“I did. They ran every kind of test you can imagine. Ran me up a humongous medical bill too, and for what? I still have no answer.”
She ticked off a list of possible causes of his blackouts. “Heart attack.”
“Ruled out. Heart is as sound as a newly wound clock.”
“Not a chance. Been MRI’d up the ying-yang.”
“So they also ruled out blood clots in the lungs and heart?”
“And head, yes!”
“Got all your faculties immediately back, I can see that.”
“How about some of that coffee.”
“You feel up to swallowing?”
“I’m fine, fine.”
She reluctantly poured him a fresh cup. “Talking clear, thinking clear—all good signs.. What about MS?”
He’d pulled up to an elbow and began sipping the hot coffee but almost dropped it at the mention of MS. “MS what about MS?”
“Any of your doctors ever suggest that perhaps—a”
“Hey, it’s no longer the death sentence it once was.”
“I don’t have freakin’ MS? Whataya sayin’?”
“Anyone ever suggest you might have MS?” she persisted.
“There was this one guy in an ER once…sharp doctor, really, guy name of O’Hara, but I thought he was way off base. MS…me? Muscular sclerosis? Don’t you get that in the muscles?”
“Not Muscular, Multiple…Multiple sclerosis, but yeah it affects the muscles, and your heart is the largest muscle in the body, Morg. And without it, the lungs are just a pair of deflated sacks.”
“MS can start in the heart? Can cause blackouts?”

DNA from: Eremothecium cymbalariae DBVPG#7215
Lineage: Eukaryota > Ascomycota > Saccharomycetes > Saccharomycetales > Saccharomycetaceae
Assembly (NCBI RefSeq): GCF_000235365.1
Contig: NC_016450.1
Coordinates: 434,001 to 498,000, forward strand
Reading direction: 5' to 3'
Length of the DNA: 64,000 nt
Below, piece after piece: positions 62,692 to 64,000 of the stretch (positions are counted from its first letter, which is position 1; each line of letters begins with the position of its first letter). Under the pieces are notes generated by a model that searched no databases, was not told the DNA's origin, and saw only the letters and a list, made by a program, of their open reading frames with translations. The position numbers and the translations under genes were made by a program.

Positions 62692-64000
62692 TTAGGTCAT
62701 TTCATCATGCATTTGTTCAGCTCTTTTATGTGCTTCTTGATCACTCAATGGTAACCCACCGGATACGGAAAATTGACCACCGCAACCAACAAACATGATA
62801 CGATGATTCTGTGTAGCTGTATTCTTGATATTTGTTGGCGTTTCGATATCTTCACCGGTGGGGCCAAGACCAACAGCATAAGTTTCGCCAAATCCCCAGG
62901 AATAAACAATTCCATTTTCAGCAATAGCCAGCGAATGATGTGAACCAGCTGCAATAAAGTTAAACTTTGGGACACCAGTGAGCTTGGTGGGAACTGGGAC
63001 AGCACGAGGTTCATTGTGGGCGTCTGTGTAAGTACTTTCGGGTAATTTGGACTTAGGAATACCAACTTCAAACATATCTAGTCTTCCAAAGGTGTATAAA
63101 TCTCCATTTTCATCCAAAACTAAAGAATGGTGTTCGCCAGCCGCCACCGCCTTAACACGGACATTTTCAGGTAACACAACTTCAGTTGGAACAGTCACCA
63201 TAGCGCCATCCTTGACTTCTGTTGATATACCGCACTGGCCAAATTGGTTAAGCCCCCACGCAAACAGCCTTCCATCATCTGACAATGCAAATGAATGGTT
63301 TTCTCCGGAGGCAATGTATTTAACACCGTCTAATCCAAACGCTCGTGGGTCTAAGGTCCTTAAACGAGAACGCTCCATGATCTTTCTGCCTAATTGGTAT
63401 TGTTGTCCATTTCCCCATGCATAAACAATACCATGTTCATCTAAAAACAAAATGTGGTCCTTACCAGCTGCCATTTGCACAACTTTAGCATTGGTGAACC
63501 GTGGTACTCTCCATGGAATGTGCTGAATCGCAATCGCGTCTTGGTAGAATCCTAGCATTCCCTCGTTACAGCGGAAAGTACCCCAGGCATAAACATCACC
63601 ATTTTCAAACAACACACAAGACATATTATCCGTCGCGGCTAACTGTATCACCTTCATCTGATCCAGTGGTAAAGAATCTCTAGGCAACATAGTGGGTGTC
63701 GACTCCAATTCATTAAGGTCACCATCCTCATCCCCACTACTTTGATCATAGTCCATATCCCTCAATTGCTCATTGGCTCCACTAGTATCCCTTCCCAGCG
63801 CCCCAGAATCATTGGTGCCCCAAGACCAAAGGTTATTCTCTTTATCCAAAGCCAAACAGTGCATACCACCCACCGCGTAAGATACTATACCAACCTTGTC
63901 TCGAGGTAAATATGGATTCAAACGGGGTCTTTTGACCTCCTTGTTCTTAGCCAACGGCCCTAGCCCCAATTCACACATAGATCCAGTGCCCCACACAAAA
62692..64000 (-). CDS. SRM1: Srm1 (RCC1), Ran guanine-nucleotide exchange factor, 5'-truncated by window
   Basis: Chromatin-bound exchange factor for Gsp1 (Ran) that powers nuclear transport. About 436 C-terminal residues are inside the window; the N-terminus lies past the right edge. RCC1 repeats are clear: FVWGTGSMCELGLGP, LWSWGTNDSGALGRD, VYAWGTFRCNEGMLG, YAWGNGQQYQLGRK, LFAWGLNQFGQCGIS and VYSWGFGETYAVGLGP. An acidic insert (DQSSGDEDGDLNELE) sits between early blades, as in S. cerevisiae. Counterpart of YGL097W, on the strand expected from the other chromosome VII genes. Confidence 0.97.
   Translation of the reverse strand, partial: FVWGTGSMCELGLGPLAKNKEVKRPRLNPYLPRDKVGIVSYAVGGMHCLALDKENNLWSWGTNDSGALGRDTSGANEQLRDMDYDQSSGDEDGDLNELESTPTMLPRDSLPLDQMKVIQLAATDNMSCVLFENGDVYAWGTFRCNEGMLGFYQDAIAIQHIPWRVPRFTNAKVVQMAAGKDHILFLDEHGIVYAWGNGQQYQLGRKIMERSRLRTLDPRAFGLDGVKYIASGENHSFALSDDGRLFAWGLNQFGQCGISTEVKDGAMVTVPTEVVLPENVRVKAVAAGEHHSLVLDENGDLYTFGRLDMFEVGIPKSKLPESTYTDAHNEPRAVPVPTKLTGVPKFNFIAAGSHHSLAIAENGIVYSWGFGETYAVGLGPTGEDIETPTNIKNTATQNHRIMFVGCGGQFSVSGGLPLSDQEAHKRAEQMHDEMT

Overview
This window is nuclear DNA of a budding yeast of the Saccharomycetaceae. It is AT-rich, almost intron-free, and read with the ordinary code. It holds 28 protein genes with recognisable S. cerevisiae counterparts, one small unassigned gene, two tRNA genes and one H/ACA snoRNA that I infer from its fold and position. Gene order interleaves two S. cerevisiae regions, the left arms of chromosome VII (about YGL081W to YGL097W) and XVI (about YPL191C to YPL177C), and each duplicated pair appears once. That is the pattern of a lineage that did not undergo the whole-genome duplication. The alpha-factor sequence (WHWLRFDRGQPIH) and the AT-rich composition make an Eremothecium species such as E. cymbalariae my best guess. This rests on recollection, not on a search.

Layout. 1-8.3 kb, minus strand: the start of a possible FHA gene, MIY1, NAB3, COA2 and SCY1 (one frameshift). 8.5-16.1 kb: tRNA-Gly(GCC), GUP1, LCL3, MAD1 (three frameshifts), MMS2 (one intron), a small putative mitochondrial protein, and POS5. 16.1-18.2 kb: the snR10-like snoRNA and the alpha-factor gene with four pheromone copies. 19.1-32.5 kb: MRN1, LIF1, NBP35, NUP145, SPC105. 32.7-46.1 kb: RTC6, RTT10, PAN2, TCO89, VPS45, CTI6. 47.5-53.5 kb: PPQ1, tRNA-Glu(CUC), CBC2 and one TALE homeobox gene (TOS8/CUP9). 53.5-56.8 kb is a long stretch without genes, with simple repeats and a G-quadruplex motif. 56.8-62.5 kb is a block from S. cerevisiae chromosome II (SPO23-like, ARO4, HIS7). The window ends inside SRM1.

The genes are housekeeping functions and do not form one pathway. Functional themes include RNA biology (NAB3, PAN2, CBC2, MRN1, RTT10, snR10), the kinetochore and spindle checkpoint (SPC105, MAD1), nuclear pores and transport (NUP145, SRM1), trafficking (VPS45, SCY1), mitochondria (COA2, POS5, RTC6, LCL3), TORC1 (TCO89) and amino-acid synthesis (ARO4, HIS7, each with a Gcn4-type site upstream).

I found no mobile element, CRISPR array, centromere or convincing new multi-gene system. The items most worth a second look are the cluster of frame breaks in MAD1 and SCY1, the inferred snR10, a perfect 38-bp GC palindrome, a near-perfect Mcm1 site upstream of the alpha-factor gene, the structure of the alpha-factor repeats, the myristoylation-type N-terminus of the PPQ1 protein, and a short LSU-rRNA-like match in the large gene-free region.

“Yes, it can start there. Shows up as a breathing problem.”
“Looking like a stroke.”
“Or simulating the after effects of a heart attack, yes.”
“Maybe I shoulda listened more closely to this guy O’Hara.”
“And now me.”
“Yeah, and as soon as we get out of here safely back to civilization, I’ll do something about it.”
“If you don’t, I’ll kick your butt.”
He smiled up at her. “I do believe you care.”
“I do, Marcus…I do.” She leaned in closer and said, “I am so sorry that I was among those who blamed you for—”
“Forget about it. Water under the bridge.”
She placed a soothing hand on his cheek, put his coffee aside, and she kissed him. Marcus returned the kiss. She pulled back, her eyes watery with tears held in check. “Will you be all right, do you think?”
“Shouldn’t have another blackout for a few weeks, maybe a month, so relax,” he lied.
“Have they increased in frequency?”
“Since the first.”
“You could say so, yes.”
“Ever have two occur close in time?”
“Once or twice, yeah.”
“How close in time to one another?”
“Couple of days, but the second one’s like an aftershock to the first, a ripple by comparison.”
“I’ll have to watch over you.”
“Rather angelic of you, Doctor.”
“Just until we can get expert help, someone who specializes in MS.”
“Mayo Clinic time, heh?”
They hugged and she said in his ear, “Frankly, I think we have to watch one another’s backs a great deal closer.”
“Just how close?” he coyly said. “Did you say watch or wash?”
“I suggest both, at least until we get clear of here.”
“And hopefully after.” He held her firm and kissed her again.
She pulled back from his embrace in order to study his features, working to determine the level of his sincerity with that last remark. “I like what I see in those steely gray eyes, Detective.”